Thursday, December 1, 2011

World AIDS Day Tribute: Dack Rambo (1955-1992) -- 'Another World,' 'Dallas,' 'All My Children,' 'Paper Dolls,' 'Never Too Young'

On World AIDS Day we pay tribute to some of the actors from the soap opera community who lost their lives to the disease.

Dack Rambo (who was born Norman Jay Rambo) was born in Delano, Calif., on November 13, 1941. He died of complications from AIDS on March 21, 1994 in his home town at age 52.

Dack appeared in number of primetime television shows over the years from Gunsmoke to The Guns of Will Sonnett. He also appeared in nighttime soaps with roles as Wesley Harper on Paper Dolls and Jack Ewing on Dallas.

One of his early TV roles was as Tim on Never Too Young. In the early '80s he played Steve Jacobi on All MY Children.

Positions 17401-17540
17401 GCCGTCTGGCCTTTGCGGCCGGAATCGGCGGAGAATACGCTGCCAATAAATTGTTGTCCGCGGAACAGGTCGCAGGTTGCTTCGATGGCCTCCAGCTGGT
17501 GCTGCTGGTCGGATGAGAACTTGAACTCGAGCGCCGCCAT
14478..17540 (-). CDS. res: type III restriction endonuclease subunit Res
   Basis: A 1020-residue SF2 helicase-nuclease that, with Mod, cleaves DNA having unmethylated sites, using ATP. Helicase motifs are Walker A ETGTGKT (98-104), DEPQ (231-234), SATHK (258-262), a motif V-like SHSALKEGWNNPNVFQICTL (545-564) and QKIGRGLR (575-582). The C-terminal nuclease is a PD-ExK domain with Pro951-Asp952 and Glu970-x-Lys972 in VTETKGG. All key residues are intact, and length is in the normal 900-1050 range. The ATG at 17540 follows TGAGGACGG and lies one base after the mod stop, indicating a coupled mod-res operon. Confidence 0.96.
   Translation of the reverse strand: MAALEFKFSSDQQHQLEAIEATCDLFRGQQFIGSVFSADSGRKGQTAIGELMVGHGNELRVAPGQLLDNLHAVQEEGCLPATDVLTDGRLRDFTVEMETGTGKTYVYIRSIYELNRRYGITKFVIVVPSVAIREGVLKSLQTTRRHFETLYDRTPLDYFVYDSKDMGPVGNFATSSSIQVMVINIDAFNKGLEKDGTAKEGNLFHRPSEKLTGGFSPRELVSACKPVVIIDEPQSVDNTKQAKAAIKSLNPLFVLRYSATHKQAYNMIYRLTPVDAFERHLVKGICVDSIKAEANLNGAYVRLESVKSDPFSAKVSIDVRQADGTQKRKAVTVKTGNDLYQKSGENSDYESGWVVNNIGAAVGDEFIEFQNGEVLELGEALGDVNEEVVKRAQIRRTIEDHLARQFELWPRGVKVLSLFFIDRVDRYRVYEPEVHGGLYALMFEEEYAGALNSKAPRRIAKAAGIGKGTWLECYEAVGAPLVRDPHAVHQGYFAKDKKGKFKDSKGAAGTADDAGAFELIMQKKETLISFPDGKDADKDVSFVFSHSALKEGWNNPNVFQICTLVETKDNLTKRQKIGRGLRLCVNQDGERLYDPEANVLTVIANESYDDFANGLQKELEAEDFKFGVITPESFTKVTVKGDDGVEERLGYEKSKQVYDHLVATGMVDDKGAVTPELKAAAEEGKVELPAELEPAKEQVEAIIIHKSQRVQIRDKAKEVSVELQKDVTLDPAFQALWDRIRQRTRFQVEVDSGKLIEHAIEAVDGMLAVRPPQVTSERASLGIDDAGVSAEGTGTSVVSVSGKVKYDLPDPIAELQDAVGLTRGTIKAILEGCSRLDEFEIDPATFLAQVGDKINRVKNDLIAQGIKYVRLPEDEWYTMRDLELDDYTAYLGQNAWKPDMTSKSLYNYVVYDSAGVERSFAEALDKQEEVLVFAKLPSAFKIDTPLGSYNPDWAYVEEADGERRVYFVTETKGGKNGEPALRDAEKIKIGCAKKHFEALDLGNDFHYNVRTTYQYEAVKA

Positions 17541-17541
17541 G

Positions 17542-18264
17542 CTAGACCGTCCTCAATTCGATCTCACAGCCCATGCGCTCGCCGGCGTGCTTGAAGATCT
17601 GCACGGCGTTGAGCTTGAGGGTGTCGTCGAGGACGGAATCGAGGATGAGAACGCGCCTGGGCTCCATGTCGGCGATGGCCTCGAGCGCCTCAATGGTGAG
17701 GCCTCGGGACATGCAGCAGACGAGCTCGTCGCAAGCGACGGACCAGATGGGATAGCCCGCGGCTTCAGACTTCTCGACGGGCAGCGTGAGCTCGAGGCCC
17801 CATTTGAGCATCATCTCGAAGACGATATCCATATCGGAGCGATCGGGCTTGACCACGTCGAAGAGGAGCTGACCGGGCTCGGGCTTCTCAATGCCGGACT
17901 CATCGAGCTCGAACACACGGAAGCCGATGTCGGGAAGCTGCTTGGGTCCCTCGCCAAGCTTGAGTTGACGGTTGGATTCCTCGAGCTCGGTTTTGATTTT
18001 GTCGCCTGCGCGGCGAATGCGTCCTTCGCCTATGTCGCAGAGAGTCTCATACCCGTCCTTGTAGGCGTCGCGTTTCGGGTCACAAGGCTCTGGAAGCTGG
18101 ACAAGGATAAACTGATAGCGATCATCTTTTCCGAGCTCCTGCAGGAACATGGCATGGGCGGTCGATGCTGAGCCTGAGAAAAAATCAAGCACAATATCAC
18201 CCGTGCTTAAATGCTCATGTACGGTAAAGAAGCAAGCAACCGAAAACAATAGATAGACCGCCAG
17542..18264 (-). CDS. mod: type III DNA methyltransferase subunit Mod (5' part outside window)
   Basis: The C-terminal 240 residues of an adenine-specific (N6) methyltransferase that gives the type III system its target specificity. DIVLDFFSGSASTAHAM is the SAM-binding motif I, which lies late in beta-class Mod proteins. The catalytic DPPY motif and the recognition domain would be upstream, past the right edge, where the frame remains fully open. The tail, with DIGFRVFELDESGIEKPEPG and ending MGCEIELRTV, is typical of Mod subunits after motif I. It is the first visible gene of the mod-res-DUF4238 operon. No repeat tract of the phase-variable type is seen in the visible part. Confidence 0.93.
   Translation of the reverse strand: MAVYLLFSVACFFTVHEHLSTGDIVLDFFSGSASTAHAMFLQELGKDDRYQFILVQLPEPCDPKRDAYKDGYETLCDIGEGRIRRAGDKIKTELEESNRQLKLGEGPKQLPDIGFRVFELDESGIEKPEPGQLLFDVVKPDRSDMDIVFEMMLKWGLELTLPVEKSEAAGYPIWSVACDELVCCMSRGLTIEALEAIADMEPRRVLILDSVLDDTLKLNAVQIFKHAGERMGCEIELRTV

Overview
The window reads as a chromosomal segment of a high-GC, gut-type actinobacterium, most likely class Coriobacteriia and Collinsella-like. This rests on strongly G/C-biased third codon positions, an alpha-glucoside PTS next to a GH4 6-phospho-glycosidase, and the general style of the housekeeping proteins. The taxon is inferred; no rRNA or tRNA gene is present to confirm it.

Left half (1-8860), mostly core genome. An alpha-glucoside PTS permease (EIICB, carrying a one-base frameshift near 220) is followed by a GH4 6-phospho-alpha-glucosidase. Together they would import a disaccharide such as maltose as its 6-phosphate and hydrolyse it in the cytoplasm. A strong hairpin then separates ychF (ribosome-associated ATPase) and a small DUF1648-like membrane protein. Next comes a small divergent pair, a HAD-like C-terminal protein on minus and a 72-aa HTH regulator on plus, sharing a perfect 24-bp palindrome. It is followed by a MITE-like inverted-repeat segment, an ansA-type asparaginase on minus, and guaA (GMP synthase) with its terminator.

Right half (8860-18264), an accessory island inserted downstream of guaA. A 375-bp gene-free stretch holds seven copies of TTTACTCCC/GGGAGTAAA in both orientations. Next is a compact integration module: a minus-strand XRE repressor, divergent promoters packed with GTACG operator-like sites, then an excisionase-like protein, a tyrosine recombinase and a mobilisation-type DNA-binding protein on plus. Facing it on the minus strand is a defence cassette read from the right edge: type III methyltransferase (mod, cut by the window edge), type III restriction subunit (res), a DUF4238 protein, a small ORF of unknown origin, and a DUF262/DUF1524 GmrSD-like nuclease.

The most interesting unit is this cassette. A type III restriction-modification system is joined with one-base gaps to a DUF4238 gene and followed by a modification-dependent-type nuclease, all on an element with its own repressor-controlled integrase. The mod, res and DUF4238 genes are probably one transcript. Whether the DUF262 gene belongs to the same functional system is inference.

In 1991, while appearing as the original Grant Harrison on Another World, Dack discovered he had contracted AIDS. He made a decision to retire in order to focus on awareness of the deadly disease. He was extremely candid as to his bisexuality and detrimental lifestyle, advocating safe sex and helping to establish an international data bank for AIDS research.

Dack had a twin brother, Dirk (named Orman at birth), who died in 1967 after being hit by a drunk driver. Dack's noticeable difference was a mole on his left cheek. They both got their start on The New Loretta Young Show. They are buried near each other.

Finally, here's a memorable quote from the courageous Dack Rambo: "Somebody once asked me, 'Are you sorry about anything?' And I said, 'No. What is, is.' Actually, I'm grateful for all those experiences. I wouldn't trade them. I had a varied background, and you pay the price for that, I guess."


  1. He set the standard and wasn't afraid to admit he was Bi sexual.

  2. Bless You, Dack!

    We Love You Very, Very Much!

    Brian :-)